I often hear myself telling my kids that they are to be an example to the younger ones (particularly Simon, who in our home is a force that creates much opportunity…and he knows it. Just last evening he was spinning in circles for over 10 minutes and saying that the force of God was with him and giving him the ability to do what he does…whatever it may be at the time). And while Simon may be their challenge for growth as well as a model for faith in our home, raising 5 children and difficulties beyond our control have certainly been mine. Every time I tell them how the result (Simon being less problematic in their world) could be achieved, I realize that I am also needing to heed the advice I give: that love is the greatest virtue to exercise in life for EVERY objective and while faith and hope I have mastered by proportion, learning how to love has been what God has revealed to me to be where my greatest wounds lie…and He has given me plenty of opportunities to approach my challenges with His direction (which is from a spiritual perspective), rather than from one that protects myself from becoming vulnerable to those that do not care whether or not they hurt me and often have and do intentionally. While no one wants to receive pain, I have learned it is the catalyst that God allows to further our purpose.

The natural inclination to protect myself exists from wounds in my childhood that are wrapped in pain and isolation and peppered with rejection. A few of my own children (while they do not yet understand it), have this within them as well due to circumstances beyond their control. As they get older it becomes easier to identify as well as discuss but nonetheless it is still something THEY have to deal with and because God loves them so much, He already has given them through their own "healed" lives even more opportunities to let Him do so. He has also given me to them to use as an example. I would even suggest that we all have this place that we detach ourselves from and place on a shelf because the process to release it is not pleasant. In some people it is much more easily understood due to the circumstances in their lives and it is more evident to understand why it exists. And as I have learned, God uses the broken to heal others, and He doesn't allow those that He uses to be left in stagnation, but He requires us all to also be healed so that we can truly serve a hurting world…which is only done successfully through our love...and therefore the process is a painful one for every one, but what exists on the other side is restoration and a legacy worth more than we can quantify.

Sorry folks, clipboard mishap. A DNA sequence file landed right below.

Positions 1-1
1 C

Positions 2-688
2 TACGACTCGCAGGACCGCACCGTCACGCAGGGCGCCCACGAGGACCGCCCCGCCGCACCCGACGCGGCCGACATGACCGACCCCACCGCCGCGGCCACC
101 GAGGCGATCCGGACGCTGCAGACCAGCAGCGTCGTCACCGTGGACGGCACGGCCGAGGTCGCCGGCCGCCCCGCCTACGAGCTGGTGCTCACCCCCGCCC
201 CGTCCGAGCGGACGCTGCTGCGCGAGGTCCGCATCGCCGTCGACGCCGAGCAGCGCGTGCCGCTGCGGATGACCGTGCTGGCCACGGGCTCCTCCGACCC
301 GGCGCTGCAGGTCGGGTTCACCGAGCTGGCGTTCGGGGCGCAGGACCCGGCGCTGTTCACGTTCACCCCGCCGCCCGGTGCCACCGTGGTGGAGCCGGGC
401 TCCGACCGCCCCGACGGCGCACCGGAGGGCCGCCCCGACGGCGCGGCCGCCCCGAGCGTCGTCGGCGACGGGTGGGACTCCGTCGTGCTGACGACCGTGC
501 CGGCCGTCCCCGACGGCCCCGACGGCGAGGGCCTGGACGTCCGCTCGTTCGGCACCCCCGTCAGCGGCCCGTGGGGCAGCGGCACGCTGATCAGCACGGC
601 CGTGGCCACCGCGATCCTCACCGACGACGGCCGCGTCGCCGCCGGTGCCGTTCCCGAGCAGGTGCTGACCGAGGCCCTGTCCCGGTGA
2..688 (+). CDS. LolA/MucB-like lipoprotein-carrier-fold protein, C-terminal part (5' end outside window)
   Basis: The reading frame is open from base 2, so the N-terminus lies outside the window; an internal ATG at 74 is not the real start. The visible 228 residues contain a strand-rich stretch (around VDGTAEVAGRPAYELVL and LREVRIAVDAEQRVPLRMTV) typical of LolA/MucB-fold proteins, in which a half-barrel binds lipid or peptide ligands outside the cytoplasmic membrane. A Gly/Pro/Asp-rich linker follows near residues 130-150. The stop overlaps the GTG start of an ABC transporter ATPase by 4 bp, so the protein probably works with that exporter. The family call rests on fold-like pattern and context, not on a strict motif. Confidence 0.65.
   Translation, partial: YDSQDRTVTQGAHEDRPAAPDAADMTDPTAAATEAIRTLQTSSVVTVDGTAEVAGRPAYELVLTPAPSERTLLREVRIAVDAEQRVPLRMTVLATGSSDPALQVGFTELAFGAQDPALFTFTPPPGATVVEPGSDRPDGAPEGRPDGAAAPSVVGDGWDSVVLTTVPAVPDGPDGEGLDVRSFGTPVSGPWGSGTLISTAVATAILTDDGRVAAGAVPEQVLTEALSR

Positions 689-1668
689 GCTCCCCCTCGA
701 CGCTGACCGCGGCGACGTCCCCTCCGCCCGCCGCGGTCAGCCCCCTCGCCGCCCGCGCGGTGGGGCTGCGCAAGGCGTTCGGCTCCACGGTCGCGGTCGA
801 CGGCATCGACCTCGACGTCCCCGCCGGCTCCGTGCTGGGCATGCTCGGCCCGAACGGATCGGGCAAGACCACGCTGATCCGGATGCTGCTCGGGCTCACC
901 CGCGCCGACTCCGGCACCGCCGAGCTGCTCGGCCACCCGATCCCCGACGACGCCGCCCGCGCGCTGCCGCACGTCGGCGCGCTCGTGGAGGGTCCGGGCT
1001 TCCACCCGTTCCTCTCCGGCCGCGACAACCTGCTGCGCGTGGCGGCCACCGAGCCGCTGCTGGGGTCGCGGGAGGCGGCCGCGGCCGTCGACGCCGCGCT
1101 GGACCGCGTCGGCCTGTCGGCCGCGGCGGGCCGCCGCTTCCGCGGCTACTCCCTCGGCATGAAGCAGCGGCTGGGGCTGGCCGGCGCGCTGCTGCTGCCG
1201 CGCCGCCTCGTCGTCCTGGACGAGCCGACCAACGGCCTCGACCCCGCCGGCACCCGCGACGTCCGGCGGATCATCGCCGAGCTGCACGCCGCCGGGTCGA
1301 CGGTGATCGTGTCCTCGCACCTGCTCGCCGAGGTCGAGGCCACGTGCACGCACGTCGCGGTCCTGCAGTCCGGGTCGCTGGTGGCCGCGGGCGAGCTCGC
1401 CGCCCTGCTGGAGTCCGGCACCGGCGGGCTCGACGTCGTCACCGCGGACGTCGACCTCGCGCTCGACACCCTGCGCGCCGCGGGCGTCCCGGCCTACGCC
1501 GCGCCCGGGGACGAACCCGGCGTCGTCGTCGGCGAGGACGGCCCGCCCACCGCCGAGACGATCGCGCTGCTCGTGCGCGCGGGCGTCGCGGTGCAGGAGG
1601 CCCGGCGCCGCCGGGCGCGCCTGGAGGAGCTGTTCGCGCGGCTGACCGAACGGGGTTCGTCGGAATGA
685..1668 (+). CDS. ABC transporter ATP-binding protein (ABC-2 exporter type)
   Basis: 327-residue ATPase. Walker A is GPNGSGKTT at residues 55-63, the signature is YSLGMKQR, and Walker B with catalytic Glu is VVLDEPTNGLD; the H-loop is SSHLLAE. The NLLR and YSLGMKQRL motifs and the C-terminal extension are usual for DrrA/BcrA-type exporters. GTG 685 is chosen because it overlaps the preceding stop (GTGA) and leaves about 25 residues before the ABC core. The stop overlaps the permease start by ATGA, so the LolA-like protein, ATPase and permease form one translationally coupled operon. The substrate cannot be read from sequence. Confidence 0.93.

So while we all recognize that this journey we call life stretches our patience, reveals our ugliness and redeems our futures, let us also realize that we serve a God who is the Master of redemption and the Manipulator of circumstances that while "... we also rejoice in our sufferings, because we know that suffering produces perseverance; perseverance, character; and character, hope. and hope does not disappoint us…." ~Romans 5:3-6

Hold on tightly to your hope…it will not disappoint you…that is not my promise, but HIS!

“The strength of patience hangs on our capacity to believe that God is up to something good for us in all our delays and detours.”
~ Piper